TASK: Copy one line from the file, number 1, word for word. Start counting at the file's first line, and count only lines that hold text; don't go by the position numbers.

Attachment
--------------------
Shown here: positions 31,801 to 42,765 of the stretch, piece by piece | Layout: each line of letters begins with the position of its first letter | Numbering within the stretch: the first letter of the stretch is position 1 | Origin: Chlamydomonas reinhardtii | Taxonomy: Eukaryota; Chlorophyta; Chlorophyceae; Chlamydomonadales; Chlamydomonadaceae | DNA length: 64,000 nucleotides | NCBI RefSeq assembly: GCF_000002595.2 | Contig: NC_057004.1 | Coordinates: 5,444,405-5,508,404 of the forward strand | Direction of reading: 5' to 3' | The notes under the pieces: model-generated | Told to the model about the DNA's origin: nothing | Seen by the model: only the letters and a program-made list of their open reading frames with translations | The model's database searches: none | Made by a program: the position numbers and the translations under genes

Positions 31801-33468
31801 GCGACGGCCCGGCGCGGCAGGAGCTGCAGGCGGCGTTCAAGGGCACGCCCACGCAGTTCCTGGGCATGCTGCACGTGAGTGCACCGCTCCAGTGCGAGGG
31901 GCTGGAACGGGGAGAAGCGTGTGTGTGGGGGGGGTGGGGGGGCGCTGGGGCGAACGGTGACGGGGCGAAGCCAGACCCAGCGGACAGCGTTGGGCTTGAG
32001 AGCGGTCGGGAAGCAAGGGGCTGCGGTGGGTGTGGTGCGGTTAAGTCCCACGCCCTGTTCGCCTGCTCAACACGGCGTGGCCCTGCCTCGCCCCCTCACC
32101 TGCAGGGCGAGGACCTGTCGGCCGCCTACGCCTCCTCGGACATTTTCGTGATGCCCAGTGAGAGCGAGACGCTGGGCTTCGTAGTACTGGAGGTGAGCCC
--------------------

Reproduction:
Shown here: positions 31,801 to 42,765 of the stretch, piece by piece | Layout: each line of letters begins with the position of its first letter | Numbering within the stretch: the first letter of the stretch is position 1 | Origin: Chlamydomonas reinhardtii | Taxonomy: Eukaryota; Chlorophyta; Chlorophyceae; Chlamydomonadales; Chlamydomonadaceae | DNA length: 64,000 nucleotides | NCBI RefSeq assembly: GCF_000002595.2 | Contig: NC_057004.1 | Coordinates: 5,444,405-5,508,404 of the forward strand | Direction of reading: 5' to 3' | The notes under the pieces: model-generated | Told to the model about the DNA's origin: nothing | Seen by the model: only the letters and a program-made list of their open reading frames with translations | The model's database searches: none | Made by a program: the position numbers and the translations under genes